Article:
On Oct. 14, a law firm hired by the Reillys sent a similar letter to Hubbert. It alleged the upcoming election of trustees, tentatively scheduled during the Nov. 14 annual meeting, was going to be conducted improperly.
Reilly told his lawyers to throw in a new twist: a threat to get a temporary restraining order to slam the brakes on the election.
For Hubbert, a corporate lawyer at Kohrman Jackson & Krantz, the letter was akin to a Carl Icahn boardroom takeover, but over a handful of houses.
“This has clearly gotten, for some reason, personal,” says Hubbert, who lives just around the corner from the Reillys. He and Grebus negotiated with the Reillys’ law firm. They agreed to suspend the trustee election but moved forward with the meeting.
At the meeting, Jones stood and spoke in an effort, he says, to clear the air. But quickly all order went out the window. “There was a lot of arguing,” Grebus says. “I was asked if I’d ever led a meeting in the United States of America before. So that was special.”
After the November blowup, the Reillys started talking about secession on television, in a press release and in the Heights Observer. But they say they do not actually support it. “This village of Forest Hill, it’s like a political metaphor for a 21st-century homeowners association,” says Reilly.
What they really mean is the homeowners association should be professionalized. They would like to raise money to hire someone to tackle problematic houses full time.
“[Mike] just thinks that if he wants it, any means justifies the ends,” says Grebus.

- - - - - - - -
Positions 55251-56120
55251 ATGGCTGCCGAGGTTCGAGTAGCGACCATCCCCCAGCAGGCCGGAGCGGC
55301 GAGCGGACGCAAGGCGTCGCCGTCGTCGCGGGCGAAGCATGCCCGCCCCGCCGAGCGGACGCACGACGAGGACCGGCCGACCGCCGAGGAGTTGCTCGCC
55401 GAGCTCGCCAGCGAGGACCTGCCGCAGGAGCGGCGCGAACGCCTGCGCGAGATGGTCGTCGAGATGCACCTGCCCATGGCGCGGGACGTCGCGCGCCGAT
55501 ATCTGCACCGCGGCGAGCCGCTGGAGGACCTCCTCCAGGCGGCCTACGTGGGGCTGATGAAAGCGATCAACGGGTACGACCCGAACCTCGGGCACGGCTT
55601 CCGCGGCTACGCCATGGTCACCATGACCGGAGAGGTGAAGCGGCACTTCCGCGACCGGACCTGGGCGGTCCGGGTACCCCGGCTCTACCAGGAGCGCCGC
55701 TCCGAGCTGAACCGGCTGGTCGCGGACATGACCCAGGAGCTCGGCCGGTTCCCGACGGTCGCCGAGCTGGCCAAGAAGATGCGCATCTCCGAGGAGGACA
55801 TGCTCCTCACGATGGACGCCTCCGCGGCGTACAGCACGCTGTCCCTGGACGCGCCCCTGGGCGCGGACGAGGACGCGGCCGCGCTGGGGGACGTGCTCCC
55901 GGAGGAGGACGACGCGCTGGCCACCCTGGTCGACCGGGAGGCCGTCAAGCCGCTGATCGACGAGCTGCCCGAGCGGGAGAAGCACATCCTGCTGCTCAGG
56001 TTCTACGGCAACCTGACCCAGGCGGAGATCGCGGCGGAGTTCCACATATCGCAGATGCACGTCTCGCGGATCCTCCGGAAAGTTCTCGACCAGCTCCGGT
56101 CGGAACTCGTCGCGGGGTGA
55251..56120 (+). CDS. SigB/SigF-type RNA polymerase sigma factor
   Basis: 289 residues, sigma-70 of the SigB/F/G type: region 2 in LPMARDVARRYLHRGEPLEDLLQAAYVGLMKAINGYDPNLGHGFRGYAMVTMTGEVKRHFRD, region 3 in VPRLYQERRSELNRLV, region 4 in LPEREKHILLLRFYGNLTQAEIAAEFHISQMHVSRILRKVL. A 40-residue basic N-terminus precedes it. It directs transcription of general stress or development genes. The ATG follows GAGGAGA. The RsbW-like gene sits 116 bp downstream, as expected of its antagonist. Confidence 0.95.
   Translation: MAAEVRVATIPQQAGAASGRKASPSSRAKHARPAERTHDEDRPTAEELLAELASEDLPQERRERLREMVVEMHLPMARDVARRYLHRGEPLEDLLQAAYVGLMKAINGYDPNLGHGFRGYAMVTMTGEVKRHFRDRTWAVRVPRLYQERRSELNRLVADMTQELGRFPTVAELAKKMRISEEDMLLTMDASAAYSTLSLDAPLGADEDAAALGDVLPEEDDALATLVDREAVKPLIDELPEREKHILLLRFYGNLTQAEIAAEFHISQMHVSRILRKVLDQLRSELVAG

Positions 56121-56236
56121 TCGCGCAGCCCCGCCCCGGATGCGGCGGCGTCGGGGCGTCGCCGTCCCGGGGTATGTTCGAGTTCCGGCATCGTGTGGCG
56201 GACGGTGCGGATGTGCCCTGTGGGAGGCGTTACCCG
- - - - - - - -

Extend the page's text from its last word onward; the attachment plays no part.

To the officers, the secession talk reads like another move in a quest for power. “I think his idea of professionalization basically involves him and his company running things,” says Hubbert. “He’d like to be mayor of the village. But that’s really not my dream.”
But to Mike, secession was a way to bring attention to a problem that’s not being fixed. “I just want it done. I really don’t care,” he says. “My life’s ambition is not to be president of Forest Hill Home Owners.”
“We’re trying to come up with really concrete solutions to solving this problem,” says Fiona. “That’s why we started the campaign, because [the homeowners association] is incapable of thinking that way.”
The current trustees were carried over until there could be a new election. It will most likely be in May, Grebus says. Another town hall is slated for April 19 at Forest Hill Presbyterian Church. The Rockefeller vision of suburban unity is experiencing a new age of difficulty.
“The Campaign for Forest Hill, which started as Make Forest Hill Great Again, ... seems to be an exercise in driving people to his site to look at all the problems we have,” says Grebus. “[Mike] has done more to devalue the neighborhood than any other person, than any derelict house.”
All the personal attacks have distracted from solving substantive problems like getting more residents involved, says Jones. “That bad blood stayed in the limelight and the real issues of what we wanted to get at got second-tier attention,” he says.
Homeowners association dues have been going down. Four volunteers have walked away from their posts to avoid becoming targets, Grebus says. Likely more will follow.
“That’s the really sad part about this. It’s a group of people that joined with the intent to improve their neighborhood,” Grebus continues. “What they get out of it is animosity. Why would people sign up for that?”
The association, the only one of its kind in Cleveland’s inner ring, is struggling. If it dies, so could the last best hope to preserve the history and grandeur of Forest Hill.